CUOS 2019: Neoadjuvant Chemotherapy Guided by Molecular Subtyping

Toronto, Ontario ( Dr. Peter Black presented on why we need to use molecular subtyping to decide which patients with muscle-invasive bladder cancer should get neoadjuvant chemotherapy before radical cystectomy.

CUOS 2019: Neoadjuvant Chemotherapy for All Muscle-Invasive Bladder Cancer

Toronto, Ontario ( Dr. Nimira Alimohamed presented her opinion of the question in debate: neoadjuvant chemotherapy for all muscle-invasive bladder cancer versus neoadjuvant chemotherapy guided by molecular subtyping.  Dr. Alimohamed believes all medically fit patients with muscle-invasive bladder cancer should be offered neoadjuvant chemotherapy before radical cystectomy. Furthermore, she strongly believes that neoadjuvant chemotherapy should not be guided by molecular subtyping at this point. Neoadjuvant chemotherapy has been shown to confer a survival benefit with a difference of more than 30 months (77 vs. 46 months).1 There are, however, still several unresolved issues with the current standard of care:

CUOS 2019: Robotic Radical Cystectomy, Controversial Topics in Urothelial Carcinoma

Toronto, Ontario ( Radical cystectomy is the gold standard surgical therapy for muscle-invasive bladder cancer and refractory non-muscle invasive bladder cancer. Open radical cystectomy is a highly morbid procedure, with a very extended recovery period. Robotic radical cystectomy is a procedure with a potentially faster recovery period, with potential greater benefit to the patients and the surgeon.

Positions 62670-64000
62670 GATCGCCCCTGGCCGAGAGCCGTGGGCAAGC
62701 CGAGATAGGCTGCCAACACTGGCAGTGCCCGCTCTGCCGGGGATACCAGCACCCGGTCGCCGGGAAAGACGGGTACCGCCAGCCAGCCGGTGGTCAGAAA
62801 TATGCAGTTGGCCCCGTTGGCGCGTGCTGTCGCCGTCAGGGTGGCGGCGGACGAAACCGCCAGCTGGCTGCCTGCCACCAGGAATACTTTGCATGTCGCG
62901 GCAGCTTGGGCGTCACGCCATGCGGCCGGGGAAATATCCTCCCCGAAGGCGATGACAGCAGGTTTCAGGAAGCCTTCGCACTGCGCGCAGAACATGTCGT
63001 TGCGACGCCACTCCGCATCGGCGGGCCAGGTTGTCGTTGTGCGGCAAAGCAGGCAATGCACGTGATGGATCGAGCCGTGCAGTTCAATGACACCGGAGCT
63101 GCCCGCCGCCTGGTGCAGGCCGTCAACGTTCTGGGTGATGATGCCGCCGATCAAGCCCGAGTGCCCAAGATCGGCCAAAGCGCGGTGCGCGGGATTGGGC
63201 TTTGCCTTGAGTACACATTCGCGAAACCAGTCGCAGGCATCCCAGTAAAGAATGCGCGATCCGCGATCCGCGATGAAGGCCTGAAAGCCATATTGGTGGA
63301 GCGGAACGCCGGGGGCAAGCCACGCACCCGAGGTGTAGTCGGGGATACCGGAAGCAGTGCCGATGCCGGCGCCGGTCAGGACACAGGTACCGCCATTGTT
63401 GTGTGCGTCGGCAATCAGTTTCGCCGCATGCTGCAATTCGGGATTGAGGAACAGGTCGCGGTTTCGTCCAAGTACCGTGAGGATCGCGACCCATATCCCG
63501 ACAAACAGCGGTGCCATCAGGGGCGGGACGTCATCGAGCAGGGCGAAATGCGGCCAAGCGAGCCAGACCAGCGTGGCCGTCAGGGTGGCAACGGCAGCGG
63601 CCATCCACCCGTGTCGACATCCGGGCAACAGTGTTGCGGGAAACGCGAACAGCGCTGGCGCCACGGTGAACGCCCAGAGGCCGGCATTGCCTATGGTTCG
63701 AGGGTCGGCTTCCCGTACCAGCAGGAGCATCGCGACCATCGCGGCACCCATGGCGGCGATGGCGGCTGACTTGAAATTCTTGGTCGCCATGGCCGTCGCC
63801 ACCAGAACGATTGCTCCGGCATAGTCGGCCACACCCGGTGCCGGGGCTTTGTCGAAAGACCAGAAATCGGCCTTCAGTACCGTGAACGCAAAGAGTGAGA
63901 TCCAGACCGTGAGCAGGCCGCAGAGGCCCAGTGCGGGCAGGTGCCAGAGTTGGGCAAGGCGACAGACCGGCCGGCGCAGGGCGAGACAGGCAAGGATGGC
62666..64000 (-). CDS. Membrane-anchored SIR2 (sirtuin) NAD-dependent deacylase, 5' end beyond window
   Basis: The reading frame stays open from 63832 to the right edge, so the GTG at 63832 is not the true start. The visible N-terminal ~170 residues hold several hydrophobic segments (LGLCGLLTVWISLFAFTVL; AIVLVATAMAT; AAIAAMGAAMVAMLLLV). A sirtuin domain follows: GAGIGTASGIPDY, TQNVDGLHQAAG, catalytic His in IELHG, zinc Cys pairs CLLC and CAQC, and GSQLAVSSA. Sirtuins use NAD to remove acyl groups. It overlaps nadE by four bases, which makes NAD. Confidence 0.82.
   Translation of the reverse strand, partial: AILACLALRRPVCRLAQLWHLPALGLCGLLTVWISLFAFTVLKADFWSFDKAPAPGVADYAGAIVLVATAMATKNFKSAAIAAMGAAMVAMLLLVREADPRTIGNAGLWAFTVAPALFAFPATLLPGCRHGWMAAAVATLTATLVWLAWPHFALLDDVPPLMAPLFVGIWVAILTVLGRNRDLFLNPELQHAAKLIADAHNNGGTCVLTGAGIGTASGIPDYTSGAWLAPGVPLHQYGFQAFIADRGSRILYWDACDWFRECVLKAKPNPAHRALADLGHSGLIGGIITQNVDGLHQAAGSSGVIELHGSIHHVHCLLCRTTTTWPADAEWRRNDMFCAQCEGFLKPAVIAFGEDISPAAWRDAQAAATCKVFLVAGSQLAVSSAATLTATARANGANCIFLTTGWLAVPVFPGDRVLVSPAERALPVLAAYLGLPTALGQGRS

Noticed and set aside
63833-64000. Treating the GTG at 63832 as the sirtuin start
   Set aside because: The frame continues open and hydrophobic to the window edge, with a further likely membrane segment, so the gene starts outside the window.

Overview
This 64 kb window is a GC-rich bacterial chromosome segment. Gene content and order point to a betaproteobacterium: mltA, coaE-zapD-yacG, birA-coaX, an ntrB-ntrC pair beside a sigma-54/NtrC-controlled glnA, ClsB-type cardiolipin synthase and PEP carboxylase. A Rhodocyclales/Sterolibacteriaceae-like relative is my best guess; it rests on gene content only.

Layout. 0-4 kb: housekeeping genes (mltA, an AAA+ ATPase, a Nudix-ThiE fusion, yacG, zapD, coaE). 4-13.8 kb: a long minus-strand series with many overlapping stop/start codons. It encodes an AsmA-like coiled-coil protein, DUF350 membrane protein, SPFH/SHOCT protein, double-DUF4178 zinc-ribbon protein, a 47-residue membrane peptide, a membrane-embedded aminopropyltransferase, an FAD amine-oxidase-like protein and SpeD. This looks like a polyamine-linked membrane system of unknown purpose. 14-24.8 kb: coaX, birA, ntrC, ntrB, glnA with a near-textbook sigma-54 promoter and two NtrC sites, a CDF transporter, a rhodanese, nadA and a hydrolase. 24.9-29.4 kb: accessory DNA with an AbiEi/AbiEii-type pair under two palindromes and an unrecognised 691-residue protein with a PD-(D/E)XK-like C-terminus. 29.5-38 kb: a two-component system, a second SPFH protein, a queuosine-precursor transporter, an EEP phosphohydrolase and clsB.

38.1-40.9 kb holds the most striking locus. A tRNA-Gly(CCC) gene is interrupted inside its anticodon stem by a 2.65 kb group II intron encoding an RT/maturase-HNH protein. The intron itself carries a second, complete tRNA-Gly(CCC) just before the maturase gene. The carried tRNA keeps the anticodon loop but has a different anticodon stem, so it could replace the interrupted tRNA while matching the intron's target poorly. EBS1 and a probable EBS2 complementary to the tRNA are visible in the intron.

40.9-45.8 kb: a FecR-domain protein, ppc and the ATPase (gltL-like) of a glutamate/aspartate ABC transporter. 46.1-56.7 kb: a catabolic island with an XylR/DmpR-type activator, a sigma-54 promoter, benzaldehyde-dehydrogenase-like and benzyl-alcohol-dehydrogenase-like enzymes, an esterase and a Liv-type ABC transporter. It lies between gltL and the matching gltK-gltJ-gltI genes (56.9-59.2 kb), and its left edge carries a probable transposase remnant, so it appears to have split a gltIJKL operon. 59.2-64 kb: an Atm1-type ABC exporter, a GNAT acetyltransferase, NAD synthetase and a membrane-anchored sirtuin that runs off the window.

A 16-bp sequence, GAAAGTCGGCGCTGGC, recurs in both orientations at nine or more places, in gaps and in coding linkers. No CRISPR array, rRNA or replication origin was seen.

CUOS 2019: Open Radical Cystectomy, Controversial Topics in Urothelial Carcinoma

Toronto, Ontario ( Dr. Adrian Fairey provided his discussion supporting the use of open radical cystectomy instead of robotic radical cystectomy for the treatment of muscle-invasive bladder cancer. According to Dr. Fairey, open radical cystectomy is the standard of care surgical treatment modality for bladder cancer. In the Canadian universal healthcare system in 2019, robotic cystectomy should not be recommended as a surgical treatment modality outside of a clinical trial.

CUOS 2019: Immune-Checkpoint Inhibition with Radiation in Bladder Cancer: In Situ and Abscopal Effects

Toronto, Ontario ( Urothelial cell carcinoma is radiosensitive cancer. Bladder-sparing approaches are rising in practice in the western world. However, response optimization in this specific therapy is still being studied. 20-30% of patients treated with trimodal therapy will require salvage cystectomy, and 40-50% of muscle-invasive bladder cancer patients will develop metastases.

CUOS 2019: Photodynamic Therapy for Bladder Cancer: Results of a Phase Ib Clinical Trial

Toronto, Ontario ( Non-muscle invasive bladder cancer constitutes 75% of all bladder cancer cases. It has very high recurrence rates of 60-70% with a progression rate of 20-30%. Only three drugs have been approved in the last 30+ years for this entity: Bacillus Calmette–Guérin (BCG), Thiotepa, and Valrubicin. To date, there are no standard therapies for patients after BCG failure, other than radical cystectomy.

CUOS 2019: The Search for a Better Biomarker

Toronto, Ontario ( There is ample evidence demonstrating that immunotherapy works well in urothelial cancer with multiple phase 1,2, and three studies resulting in fast FDA approval of several immunotherapy agents in urothelial carcinoma. These agents are generally well-tolerated. Overall survival rates with these agents have been shown to improve when given in the 2nd line setting.
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